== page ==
When a word jumps out at you, gets your attention, repeats, or otherwise shows up in your life, further consideration may be worthwhile. Hidden roots in the origin of the word can bring something unexpected to your attention, to a new place in current thinking and understanding. This is especially helpful if you’re stuck with a perspective that’s too narrow and not serving a situation.
I’ve shortened the quote below of a process for looking into the root of a word, suggested by Russell Lockhart. He illustrates the process through his investigation of the word “consider:”
The first step is to find the word in the dictionary. Here is what you will find for “consider:”
con?sid?er (k?n-sid’?r) v. -ered, -er?ing, -ers—tr.
1. To think carefully about.
2. To think or deem to be, regard as. See Usage Note at as1.
3. To form an opinion about; judge: considers waste to be criminal.
4. To take into account; bear in mind.
5. To show consideration for; considered the feelings of others.
6. To esteem; regard.
7. To look at thoughtfully. — intr. To think carefully; reflect.
[ME consideren < OFr. < Lat. considerare : com-, com + s?dus, s?der-, star.]
Every word in every language was born at some point in time and somewhere in the world. And every word that has been born has a history, a story to tell. This birth and story of a word is referred to generally as a word’s etymology. You will recognize the “-logy” of this word, which means “speech.” The component “etym-, refers to “truth.” So, etymology literally means “truth speaking.” Notice that the dictionary “brackets” the etymology. It’s the last entry.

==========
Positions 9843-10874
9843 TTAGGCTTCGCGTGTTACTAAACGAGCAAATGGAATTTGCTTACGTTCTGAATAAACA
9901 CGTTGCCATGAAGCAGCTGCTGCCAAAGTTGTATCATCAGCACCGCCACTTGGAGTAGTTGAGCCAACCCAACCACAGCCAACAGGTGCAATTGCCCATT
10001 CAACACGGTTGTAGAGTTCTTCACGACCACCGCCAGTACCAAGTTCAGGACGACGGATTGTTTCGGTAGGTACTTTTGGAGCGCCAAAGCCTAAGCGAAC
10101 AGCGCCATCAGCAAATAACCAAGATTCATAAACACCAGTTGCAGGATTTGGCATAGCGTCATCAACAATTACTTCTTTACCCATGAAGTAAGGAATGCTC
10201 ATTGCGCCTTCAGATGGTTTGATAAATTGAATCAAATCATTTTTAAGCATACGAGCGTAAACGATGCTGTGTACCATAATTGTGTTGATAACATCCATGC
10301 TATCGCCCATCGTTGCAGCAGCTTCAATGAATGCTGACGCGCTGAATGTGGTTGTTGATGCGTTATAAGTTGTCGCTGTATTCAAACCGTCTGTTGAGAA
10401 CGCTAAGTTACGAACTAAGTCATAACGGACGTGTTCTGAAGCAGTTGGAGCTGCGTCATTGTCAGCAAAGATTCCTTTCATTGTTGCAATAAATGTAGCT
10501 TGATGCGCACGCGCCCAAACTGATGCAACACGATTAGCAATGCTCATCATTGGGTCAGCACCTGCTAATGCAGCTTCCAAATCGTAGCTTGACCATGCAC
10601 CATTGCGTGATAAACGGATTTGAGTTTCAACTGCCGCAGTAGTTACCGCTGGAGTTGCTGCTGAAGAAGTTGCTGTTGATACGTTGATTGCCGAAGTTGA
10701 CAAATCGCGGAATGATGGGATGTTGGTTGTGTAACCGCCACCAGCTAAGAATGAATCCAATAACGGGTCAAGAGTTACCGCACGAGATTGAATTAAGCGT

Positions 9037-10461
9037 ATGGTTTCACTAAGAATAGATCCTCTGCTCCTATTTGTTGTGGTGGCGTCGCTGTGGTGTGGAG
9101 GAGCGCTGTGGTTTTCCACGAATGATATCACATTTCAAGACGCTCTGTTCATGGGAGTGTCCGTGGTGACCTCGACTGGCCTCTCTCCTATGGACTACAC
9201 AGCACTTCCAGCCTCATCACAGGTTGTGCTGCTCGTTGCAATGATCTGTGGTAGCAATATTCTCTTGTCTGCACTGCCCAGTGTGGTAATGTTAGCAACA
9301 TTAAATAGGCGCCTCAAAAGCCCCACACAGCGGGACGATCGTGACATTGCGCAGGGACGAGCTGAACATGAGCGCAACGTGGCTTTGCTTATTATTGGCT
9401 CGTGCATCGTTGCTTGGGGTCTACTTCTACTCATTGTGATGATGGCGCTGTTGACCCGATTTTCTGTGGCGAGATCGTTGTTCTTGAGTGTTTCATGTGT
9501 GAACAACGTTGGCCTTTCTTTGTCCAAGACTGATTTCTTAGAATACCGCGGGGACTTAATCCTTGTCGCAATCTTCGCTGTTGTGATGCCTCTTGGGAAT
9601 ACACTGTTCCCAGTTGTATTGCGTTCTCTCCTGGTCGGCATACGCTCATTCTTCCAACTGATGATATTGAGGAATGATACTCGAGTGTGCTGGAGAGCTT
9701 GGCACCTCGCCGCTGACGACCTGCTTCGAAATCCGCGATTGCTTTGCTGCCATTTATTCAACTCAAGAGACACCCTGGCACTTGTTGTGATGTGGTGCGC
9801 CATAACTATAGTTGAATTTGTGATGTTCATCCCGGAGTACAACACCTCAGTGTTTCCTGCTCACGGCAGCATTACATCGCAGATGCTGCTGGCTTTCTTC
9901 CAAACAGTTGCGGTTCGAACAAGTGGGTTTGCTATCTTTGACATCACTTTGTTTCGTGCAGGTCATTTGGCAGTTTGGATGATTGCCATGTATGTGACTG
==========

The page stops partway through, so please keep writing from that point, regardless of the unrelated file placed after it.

Current meaning and definition are too often only the shell of a word. Words take on life, induce images, excite the imagination, begin to weave textures with one another, and tell whole stories, if we but scratch the surface of the word.
The “sider” part of this word is the root-word for star—the same etymon we see in such words as sidereal, meaning “in reference to star time,” and siderite, the iron from meteorites—that is, “what falls to earth from the stars.” In earlier times, a sidus was one who observed the stars. That required care and time—one could not hurry the heavens. And in watching the stars in this slow and attentive way, the psyche was stirred, began to move, and projected itself into the starry lights. In such careful looking, the psyche began to see itself, and man perceived the relationship between himself and the stars. In such con-sideration, being with the stars, the psyche gave birth to astrology.
In these days of instant, this sense of “consider” has been lost. So, paying attention to the word’s birth and its developmental history is one effective way of slowing down. And by slowing down, we become psychically prepared to experience the “shock” of what is revealed, that what is hidden in the birth and history of “consider” is the image of “star.”